The police administration has introduced a new policy, where policemen or officers who die in the line of duty will be replaced by qualified relatives, either a son, daughter or brother or sister who qualifies.
The Inspector-General of Police (IGP), Dr George Akuffo Dampare who made this known said it is to help serve as a motivation for the personnel and that the recruitment of the said son or daughter as a replacement will be based on qualification.
Speaking at a public lecture at the Kwame Nkrumah University of Science and Technology (KNUST) on Thursday (August 11, 2022), the IGP said the initiative is to compensate the family for the loss of their kin.
He explained that the move is part of measures to encourage officers to deliver their best.
“We have provisionalise the environment to the level that when you [an officer] die in the line of duty with all the courtesy that we give, we also open the opportunity for a child of yours or a brother who is qualified to be recruited to take your place.
“The relative will continue the works that you couldn’t finish because of your untimely death in the line of duty.
So it will be a way of pacifying the family for their loss,” he said on Thursday.
He further noted that the objective is to transform the Service into an efficient one.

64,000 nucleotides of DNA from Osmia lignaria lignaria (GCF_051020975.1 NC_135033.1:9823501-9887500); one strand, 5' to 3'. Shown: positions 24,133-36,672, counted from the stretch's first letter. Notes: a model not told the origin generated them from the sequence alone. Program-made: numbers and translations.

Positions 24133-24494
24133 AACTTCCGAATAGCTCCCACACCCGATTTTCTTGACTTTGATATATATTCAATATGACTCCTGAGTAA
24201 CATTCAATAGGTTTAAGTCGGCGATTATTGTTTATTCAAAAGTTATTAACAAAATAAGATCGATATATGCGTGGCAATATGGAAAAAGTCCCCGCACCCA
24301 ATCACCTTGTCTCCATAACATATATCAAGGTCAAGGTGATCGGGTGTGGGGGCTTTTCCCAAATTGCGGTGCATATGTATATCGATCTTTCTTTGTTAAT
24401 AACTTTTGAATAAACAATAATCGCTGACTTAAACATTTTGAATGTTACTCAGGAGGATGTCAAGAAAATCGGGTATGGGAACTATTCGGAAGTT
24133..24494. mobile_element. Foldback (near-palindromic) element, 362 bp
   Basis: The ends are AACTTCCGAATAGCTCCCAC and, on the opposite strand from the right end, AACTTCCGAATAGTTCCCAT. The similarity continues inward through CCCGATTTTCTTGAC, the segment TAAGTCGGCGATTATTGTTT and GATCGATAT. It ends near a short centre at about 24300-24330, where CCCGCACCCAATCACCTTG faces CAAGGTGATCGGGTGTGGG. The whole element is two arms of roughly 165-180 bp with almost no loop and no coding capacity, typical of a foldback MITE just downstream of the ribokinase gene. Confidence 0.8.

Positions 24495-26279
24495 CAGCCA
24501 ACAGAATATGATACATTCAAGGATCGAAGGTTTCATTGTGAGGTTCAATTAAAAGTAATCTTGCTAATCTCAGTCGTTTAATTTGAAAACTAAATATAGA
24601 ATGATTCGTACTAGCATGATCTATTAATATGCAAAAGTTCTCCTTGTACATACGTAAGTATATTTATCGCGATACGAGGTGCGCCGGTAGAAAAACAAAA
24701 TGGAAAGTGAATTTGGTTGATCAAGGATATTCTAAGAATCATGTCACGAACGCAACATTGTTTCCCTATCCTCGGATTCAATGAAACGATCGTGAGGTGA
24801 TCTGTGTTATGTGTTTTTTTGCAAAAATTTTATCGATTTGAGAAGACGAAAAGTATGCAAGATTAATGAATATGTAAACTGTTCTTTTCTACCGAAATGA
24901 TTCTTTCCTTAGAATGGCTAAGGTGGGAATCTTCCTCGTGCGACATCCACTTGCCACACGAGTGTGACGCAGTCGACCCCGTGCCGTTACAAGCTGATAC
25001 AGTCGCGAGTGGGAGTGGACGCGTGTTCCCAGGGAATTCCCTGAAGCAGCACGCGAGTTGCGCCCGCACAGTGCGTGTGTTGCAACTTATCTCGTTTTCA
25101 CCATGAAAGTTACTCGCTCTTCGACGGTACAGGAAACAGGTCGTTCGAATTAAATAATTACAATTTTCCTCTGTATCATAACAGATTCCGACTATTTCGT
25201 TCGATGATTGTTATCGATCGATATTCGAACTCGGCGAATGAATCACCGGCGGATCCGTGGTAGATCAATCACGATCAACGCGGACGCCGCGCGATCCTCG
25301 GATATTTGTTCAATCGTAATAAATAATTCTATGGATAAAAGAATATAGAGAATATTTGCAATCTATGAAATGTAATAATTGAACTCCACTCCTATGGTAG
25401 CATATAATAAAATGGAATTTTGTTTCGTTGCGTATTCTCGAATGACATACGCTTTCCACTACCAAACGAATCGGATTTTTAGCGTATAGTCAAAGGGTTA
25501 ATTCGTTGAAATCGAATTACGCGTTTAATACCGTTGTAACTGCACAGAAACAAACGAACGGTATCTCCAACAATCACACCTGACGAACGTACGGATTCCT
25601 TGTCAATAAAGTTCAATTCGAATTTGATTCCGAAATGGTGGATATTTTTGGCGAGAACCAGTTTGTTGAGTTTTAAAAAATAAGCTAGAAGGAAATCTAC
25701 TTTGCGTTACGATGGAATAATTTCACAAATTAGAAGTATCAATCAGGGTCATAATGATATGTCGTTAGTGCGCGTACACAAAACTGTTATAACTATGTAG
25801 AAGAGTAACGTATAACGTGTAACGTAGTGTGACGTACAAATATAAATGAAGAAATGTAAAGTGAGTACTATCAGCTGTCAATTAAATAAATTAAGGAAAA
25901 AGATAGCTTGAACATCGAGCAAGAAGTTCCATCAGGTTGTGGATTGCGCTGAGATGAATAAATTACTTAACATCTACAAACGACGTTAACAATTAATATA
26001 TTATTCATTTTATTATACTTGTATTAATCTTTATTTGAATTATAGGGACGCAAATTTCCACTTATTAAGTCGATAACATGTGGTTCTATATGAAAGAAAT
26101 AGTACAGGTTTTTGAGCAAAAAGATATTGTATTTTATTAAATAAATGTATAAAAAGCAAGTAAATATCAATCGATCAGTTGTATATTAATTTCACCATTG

The public lecture was on the theme: “Changing face of policing in Ghana: expectations and the role of the university community.”
It was organised in partnership with the Faculty of Social Sciences of the KNUST.
In building a new image for the service, the IGP said the police service has mounted a strategic intervention policy “to turn around the corner” and build on the successes of its forebears.
It involves building a vigorous, pragmatic transformation and becoming the best institution in Ghana and a reference point to the rest of the world.
According to him, the numerous challenges confronting the Service will not deter him from achieving that goal.
“We want a police service of the people, by the people and for the people.
We want to make the Service the best institution in the country and a reference point in the world,” he noted.
Dr Dampare also urged the public to criticise the Police but do so constructively since destructive criticisms could destroy the morale of the officers.
“Criticise us but please do so constructively so that the men and women of the service are not demoralised,” he said.